During the interwar years, Borchard was an active noninterventionist and a harsh critic of the Roosevelt administration. Borchard had criticized President Woodrow Wilson and his secretary of state Robert Lansing for failing to remain neutral and thereby leading America into World War I. He expressed these views in Neutrality for the United States (1937), written with William Potter Lage. Borchard opposed discriminatory arms embargoes and cooperation against aggression as flagrant breaches of neutrality. Neutrals, he believed, should trade openly and without preference. He supported the America First Committee but rejected the abdication of neutral rights proposed by the so-called “new neutrality.” For Borchard, requiring belligerent nations to pay cash and carry goods on their own ships constituted a surrender of historically established neutral rights. Moreover, Borchard worried that discriminatory embargoes and presidential discretion would not only fail to prevent war but would make American involvement more likely. In addition, he argued, prohibiting all trade with belligerents would have disastrous effects on the American economy.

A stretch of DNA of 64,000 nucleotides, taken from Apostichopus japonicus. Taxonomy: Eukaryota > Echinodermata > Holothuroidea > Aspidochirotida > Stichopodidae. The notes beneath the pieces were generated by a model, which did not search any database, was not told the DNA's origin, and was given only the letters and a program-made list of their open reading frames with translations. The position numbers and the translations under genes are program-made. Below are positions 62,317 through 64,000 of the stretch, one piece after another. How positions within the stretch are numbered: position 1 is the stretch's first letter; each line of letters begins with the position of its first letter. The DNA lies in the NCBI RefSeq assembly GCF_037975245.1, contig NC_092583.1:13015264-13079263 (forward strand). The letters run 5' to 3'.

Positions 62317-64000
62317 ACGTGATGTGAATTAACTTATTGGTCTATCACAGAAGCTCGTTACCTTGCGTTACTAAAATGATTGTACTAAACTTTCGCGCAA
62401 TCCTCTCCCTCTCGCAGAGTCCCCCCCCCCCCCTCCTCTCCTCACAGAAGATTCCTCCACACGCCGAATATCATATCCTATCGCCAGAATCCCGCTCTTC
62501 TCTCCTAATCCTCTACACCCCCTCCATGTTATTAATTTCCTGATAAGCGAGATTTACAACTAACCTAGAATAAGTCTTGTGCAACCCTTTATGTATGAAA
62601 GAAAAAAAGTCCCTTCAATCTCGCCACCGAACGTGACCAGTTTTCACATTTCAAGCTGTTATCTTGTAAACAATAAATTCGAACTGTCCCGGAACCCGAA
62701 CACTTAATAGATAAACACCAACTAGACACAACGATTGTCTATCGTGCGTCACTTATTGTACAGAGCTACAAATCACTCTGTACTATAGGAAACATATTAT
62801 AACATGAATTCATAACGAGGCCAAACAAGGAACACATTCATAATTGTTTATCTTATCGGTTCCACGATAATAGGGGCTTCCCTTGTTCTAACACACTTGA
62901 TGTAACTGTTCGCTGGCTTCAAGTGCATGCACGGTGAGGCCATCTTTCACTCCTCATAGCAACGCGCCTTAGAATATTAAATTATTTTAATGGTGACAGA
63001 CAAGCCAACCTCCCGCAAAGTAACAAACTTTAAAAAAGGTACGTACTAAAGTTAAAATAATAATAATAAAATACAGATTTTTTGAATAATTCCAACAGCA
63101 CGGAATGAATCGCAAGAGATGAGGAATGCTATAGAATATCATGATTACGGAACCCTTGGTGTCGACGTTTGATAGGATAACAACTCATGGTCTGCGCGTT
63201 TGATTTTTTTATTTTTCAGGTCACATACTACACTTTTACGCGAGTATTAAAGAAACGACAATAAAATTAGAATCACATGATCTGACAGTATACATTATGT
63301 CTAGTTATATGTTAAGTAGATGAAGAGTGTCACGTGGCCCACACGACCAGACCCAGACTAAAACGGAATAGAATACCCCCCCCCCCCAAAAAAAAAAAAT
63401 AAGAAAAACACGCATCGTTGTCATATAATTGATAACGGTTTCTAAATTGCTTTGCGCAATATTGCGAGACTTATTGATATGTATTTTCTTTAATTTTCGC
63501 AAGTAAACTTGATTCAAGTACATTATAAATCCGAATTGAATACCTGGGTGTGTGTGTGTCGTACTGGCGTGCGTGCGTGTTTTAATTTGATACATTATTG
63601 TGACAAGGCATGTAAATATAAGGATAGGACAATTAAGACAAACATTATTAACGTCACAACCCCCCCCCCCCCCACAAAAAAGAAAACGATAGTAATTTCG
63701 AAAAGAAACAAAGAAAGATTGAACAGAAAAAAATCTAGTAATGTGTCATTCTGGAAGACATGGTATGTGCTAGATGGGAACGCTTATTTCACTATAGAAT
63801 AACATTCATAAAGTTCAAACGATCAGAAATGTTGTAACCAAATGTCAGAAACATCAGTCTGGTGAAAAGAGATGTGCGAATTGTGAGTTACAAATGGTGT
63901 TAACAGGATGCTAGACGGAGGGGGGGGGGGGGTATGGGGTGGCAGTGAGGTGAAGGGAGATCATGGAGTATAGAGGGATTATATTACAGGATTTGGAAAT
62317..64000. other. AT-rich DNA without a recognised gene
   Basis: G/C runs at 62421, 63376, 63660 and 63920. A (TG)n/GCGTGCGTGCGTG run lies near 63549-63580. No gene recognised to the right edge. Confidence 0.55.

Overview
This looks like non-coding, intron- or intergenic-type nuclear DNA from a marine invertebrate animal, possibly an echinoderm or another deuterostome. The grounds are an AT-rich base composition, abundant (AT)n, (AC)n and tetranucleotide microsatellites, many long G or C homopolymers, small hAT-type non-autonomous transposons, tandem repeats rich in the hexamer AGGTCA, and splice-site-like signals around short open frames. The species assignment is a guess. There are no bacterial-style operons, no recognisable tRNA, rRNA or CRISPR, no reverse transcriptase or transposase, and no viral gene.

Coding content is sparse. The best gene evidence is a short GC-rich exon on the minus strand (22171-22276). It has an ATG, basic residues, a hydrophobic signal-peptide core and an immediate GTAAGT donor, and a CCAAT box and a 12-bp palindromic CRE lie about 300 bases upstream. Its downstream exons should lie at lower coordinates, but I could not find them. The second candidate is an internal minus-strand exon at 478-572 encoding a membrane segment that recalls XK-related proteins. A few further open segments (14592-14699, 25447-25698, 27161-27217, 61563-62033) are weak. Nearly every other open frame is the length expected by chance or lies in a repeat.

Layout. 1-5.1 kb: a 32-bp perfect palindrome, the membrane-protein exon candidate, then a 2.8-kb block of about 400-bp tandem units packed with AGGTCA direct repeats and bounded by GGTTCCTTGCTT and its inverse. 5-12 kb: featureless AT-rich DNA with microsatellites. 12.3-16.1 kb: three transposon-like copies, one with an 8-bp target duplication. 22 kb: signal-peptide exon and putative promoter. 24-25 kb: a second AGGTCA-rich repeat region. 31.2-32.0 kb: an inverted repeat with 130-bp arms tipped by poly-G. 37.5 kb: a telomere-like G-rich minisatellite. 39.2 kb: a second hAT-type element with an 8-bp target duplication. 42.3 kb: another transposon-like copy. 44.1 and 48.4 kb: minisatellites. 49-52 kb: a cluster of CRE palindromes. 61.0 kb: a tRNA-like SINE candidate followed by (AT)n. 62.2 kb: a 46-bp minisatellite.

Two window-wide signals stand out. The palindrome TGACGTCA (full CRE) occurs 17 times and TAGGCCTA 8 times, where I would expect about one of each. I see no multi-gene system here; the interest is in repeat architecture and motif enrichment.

Throughout the 1930s Borchard corresponded with a number of influential noninterventionists in Congress. When Roosevelt ordered American ships to shoot Nazi submarines on sight after the Greer incident, Borchard joined fifty-seven other prominent noninterventionists in signing a statement condemning Roosevelt’s policies. Borchard saw American entry into the Pacific war as an imperial venture, and he continued to oppose American foreign policy during World War II and the Cold War. For example, he regarded the Yalta accords and the Truman Doctrine as wrongheaded commitments to unlimited intervention.

A demanding teacher, Borchard was accessible to his students and willing to use his extensive contacts in law and government to place them. A rigorous, if not rigid, scholar, he was, nonetheless, approachable and sociable. He acted on his beliefs by serving on the national committee of the American Civil Liberties Union and by donating generously to antifascist refugees. His death, in Hamden, Connecticut, came after a lingering and painful illness. Borchard remains best known for his unwavering adherence to a legalistic and perhaps anachronistic notion of neutrality.